So it's odd. Here we have someone, me, who will hold up her hand and say, 'hey, I write romances', but when it comes down to it, playing by the 'rules' of romance writing, I don't. And yet we have other people who'll hold up their hands and say 'I hate romances; I don't read them or write them', but again, playing by the 'rules' or romance writing, they do.

It makes me ponder whether FT fans, especially those who don't really like ER stories, don't actually want the relationship itself, they want what gets the partners to the relationship - I want the opposite. Recently there has been discussion on a MFU list and a friend's LJ (I won't quote her as her journal is friend's locked), concerning whether seeing the boys together on-screen in a gay relationship would increase of decrease interest. For me it would be the ultimate icing on the cake. I'd love it. To be able to watch Gibbs and Ducky, Napoleon and Illya, Bodie and Doyle, Benny and Ray actually clearly together, would be a dream come true. And I would be even more (if that's possible) hooked and enchanted. But many people said that it would actually have the opposite effect, i.e. seeing them together would make them lose interest. I was very surprised when I saw these views expressed by the majority of people who commented/posted.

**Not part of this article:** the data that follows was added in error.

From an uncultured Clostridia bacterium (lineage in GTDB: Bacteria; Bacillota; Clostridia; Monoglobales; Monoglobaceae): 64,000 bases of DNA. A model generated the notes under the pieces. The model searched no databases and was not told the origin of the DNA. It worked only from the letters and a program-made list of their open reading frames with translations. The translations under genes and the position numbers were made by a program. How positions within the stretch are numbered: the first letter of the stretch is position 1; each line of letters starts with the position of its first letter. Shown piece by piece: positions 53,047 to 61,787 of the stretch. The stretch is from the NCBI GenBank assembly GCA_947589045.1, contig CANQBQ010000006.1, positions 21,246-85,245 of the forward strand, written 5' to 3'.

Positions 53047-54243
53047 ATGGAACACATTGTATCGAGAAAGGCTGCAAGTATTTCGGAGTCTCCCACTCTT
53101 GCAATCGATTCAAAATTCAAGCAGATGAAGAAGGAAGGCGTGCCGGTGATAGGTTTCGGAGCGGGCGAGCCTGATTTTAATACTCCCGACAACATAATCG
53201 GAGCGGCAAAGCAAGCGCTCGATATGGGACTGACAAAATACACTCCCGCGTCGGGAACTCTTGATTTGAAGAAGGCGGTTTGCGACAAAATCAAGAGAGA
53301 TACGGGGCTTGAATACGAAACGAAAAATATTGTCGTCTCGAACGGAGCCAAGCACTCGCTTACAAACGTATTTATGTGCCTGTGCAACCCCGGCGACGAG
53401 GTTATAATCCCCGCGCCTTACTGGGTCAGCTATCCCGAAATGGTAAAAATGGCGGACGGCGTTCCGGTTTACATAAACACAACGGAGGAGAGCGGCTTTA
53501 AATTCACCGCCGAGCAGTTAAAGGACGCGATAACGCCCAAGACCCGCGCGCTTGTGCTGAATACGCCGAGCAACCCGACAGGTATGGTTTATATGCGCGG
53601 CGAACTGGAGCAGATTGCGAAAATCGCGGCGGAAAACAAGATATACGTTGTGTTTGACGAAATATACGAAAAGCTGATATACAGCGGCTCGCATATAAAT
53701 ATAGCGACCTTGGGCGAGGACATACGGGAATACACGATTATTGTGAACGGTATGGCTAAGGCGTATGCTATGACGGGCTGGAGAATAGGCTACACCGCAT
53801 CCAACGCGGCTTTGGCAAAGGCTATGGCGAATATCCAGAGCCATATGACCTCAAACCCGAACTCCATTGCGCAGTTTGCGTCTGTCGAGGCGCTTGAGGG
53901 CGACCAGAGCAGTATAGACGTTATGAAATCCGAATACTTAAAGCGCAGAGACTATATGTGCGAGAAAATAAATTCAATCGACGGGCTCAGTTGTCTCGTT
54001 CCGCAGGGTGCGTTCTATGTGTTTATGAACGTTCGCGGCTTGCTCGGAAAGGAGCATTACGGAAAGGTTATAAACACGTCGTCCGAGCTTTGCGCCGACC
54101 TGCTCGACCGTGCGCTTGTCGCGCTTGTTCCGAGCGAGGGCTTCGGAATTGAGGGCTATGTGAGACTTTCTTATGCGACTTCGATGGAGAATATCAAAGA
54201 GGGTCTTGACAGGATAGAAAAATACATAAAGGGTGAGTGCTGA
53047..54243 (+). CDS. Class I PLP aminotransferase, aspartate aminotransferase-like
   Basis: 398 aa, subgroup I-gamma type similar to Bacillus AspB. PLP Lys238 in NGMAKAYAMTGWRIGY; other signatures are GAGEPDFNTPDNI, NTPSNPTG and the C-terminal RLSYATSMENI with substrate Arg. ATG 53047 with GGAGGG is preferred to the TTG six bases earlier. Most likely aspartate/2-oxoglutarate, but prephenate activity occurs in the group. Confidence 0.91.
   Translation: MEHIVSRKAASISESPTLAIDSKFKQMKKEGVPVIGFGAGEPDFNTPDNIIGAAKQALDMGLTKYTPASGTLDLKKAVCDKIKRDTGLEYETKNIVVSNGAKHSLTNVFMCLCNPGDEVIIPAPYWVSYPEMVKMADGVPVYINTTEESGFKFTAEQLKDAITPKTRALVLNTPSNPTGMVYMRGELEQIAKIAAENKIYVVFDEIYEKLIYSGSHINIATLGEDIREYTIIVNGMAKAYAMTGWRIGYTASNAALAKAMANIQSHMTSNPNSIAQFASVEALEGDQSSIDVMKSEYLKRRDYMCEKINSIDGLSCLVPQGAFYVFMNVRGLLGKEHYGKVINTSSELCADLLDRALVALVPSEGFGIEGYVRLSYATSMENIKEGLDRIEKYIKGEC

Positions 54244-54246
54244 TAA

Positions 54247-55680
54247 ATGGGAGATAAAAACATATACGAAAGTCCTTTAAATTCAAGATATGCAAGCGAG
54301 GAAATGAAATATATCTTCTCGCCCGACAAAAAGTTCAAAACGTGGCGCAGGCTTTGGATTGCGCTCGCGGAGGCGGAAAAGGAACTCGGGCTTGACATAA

Why would this be? Why do people who spend quite a lot of their time thinking about, dreaming about, writing about, reading about, drawing, fantasising about two particular men together in a intimate, loving relationship, not want to actually see them in this relationship on-screen? And I'm not talking about sex here - although, I wonder, would that make a difference for some people? I'm talking about the same episodes that we see, deconstruct, squee over, talk about, reconstruct, freeze-frame time and time again at the point where A hugs B, etc. etc. - basically, everything we already love and know. All that is different is that rather than us having to say 'oh, that look, they must be in love and a couple', we know they're in love and a couple?

Could it be, as I speculate, that really it isn't the relationship per se that people are interested in, but rather how they get there? I'm not saying this is the case, not at all. Nor that it is wrong if it is, I'm just curious and intrigued.

A break down of my stories showing ER vs. FT by fandom.


FANDOM



PAIRING



BEGAN WRITING



NUMBER OF
STORIES



FT



ER



Starsky & Hutch



Starsky/Hutch



2000



9



2



7



The Professionals



Bodie/Doyle



2001



43***



23



20



Due South



Fraser/Vecchio



2002



7



6



1



The Man From
U.N.C.L.E.



Napoleon/Illya



2004



20**



5



15



8



Gibbs/Ducky



2005



23*



4



19



***Includes four pre-slash stories.
**Includes two crossover stories with NCIS
*Includes two crossover stories with The Man From U.N.C.L.E.

The Pros result surprised me, actually. I thought I'd written far more ER stories than I actually had - but as I say above, when studied (not that anyone would want to do this thing), my FT stories are structurally very like my ER ones.